Rotem Shamir’s thriller series on Netflix, “Rough Diamonds,” is about an Orthodox Haredi Hasidic Jewish family who made their fortune in the diamond trade and incurs a massive blow when the youngest son of the Wolfsons commits suicide inside a diamond store. This sets in motion a series of events that bring out some rather nasty family secrets and expose the shady dealings of a few family members. But most of all, it shows just how flimsy relationships have become in the 21st century while throwing light on the workings of a deeply Orthodox Jewish family.
Estranged brother to Yanki Wolfson, Noah returns to handle the funeral responsibilities because he can’t abandon the family that he’d walked out on in their time of need. He brings his son Tommy along but quickly finds out that the family of diamond dealers is deep in muck, both professionally and within the family. Noah, who’d walked out on the extremely conservative lifestyle of his Hasidic family, took up the life of crime in London, and the skills that he’d picked up during his time there certainly helped him in this eight-part series. Noah finds out that the family is in deep debt because of Yanki’s gambling dues, and he has to set out to relieve the family from its financial woes while maintaining its prestige.
The entire plot revolves around some stolen diamonds, but that’s just the tip of the iceberg in this deeply twisted family, where insider deals and secrets complicate matters further. Think of the 2006 action/thriller “Blood Diamond” and how the life of Dia Vandy mattered more to his father, Solomon, than any diamond. Now apply the same formula to Netflix’s latest release, only with a few changes here and there. Instead of the war-torn lands of Sierra Leone, we’ve got the intricacies of a generational family in Antwerp, and instead of war and child soldiers, we witness quiet assassinations that silence valuable witnesses. On the one hand, there’s the value and rarity of priceless items like diamonds that can hypnotize the onlooker with their shimmering glow; on the other hand, there’s the mountain of lies and a large amount of blood that’s spilled because of the said stones.
Israeli director Rotem Shamir brings out the exactness of how orthodoxy and restrictions run in a family like that of the Wolfsons, and this religious conservatism forms the backdrop of every interaction within the family, including the way children like Tommy are treated. For example, when Benny Feldman, a highlighted candidate to speak in the trial against the Wolfsons and expose their wrongdoings before a judge, finds out there’s incriminating evidence against his son, he’s made to back out. Threatened with the possibility that rumors of his son being a homosexual might be exposed, Benny has to back out of his plans to testify against the Wolfsons because it might seriously harm his family’s reputation. In recent memory, there’ve been quite a few movies about orthodox Jewish families like “Unorthodox” (2020) or “Disobedience” (2017), but not many have been able to wrap the concept of conservatism as the central backdrop quite like Shamir’s “Rough Diamonds.” This, combined with the extra drama of the sibling quarrels between Eli and Adina regarding their ideas about how to handle the business, as well as the ever-present tension that exists between Noah and Yanki’s widow Gila, makes for the more dramatic aspects of the series. There are several plotlines interwoven in the middle, including the clashing of the Wolfson family and a cousin, Benny Feldman, who initially tries to bring Eli to his side and, upon having his scheme exposed, threatens to expose them during a trial. Although it ultimately doesn’t amount to anything, it shows how familial quarrels and hatred are common factors, irrespective of the religion or the customs followed.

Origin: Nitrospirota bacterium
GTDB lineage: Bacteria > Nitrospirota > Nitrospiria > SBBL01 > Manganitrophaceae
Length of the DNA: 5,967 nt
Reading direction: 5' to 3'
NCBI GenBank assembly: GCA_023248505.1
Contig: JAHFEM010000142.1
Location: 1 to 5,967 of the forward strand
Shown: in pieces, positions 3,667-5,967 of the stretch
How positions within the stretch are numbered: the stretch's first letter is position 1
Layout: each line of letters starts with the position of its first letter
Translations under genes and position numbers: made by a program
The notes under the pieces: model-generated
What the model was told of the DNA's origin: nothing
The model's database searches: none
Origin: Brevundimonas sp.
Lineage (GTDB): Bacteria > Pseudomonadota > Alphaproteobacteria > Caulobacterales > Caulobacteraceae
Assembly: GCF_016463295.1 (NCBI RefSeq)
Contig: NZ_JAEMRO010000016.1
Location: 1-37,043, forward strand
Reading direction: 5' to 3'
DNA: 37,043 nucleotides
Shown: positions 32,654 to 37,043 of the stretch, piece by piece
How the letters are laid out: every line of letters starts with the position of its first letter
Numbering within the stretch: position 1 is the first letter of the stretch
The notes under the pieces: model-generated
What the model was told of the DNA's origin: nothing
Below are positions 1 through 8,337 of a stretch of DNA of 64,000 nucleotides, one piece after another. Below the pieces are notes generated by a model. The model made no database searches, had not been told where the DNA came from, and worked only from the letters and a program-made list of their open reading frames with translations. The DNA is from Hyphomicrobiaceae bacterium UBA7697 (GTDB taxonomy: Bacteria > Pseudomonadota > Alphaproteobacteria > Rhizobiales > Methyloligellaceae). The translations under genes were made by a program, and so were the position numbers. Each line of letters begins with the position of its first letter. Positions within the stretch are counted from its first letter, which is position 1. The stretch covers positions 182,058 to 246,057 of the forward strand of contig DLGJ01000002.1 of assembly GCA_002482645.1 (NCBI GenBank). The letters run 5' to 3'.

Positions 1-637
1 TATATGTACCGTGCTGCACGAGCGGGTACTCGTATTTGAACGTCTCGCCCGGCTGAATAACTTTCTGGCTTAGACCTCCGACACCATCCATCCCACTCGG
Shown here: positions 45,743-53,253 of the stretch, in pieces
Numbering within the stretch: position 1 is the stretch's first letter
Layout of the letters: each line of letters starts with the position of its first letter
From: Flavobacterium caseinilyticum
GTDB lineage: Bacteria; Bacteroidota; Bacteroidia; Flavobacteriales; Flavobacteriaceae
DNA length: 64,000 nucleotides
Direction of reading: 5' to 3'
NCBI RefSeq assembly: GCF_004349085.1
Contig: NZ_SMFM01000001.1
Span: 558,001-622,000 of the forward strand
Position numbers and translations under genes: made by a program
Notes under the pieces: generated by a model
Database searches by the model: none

However, there are some areas in the series that might’ve made it a little less appealing, and it’s largely due to the excruciatingly slow pace of the show. Each episode stretches between 50 and 55 minutes, and the eight-part series can take up almost your entire day if you decide to binge it all at once. Sure, the story is well-wrought, and the acting really exudes mastery from some actors, but the show could’ve easily been slashed down to 5 or 6 episodes. There are quite a few subplots and storylines that are created with the aim of giving the characters a little more depth, but they end up adding nothing to the final plot. If you’re the kind of watcher who lives on fast action and prefers to watch events unfold before you instead of hearing about them through exposition, the first few episodes, save the initial suicide, may seem like quite a bore. The various discussions, plans, and long waits around the table can be enough to make viewers want to skip an episode or two. “Rough Diamonds” takes a while to get into the pace and properly introduce all the characters, but once it does, it pulls speed quickly and leaves you impressed by the ending.
Overall, Shamir’s latest creation about a Hasidic Jewish family and an estranged brother’s attempts to resolve familial debts makes for good TV that has plenty of action and engaging drama to keep you hooked. It also serves as a detailed look into the orthodoxy of Jewish families and how it can shape the lives of the people involved. Finally, the series finale really goes out to impress the audience with major twists and an unexpected ending. It also explores the protagonist Noah’s approach to family after being presented as the one who’d walked out on his family because of the suffocating rules and laws. If you don’t mind sitting through some rather long episodes, give “Rough Diamonds” a try while it’s still fresh.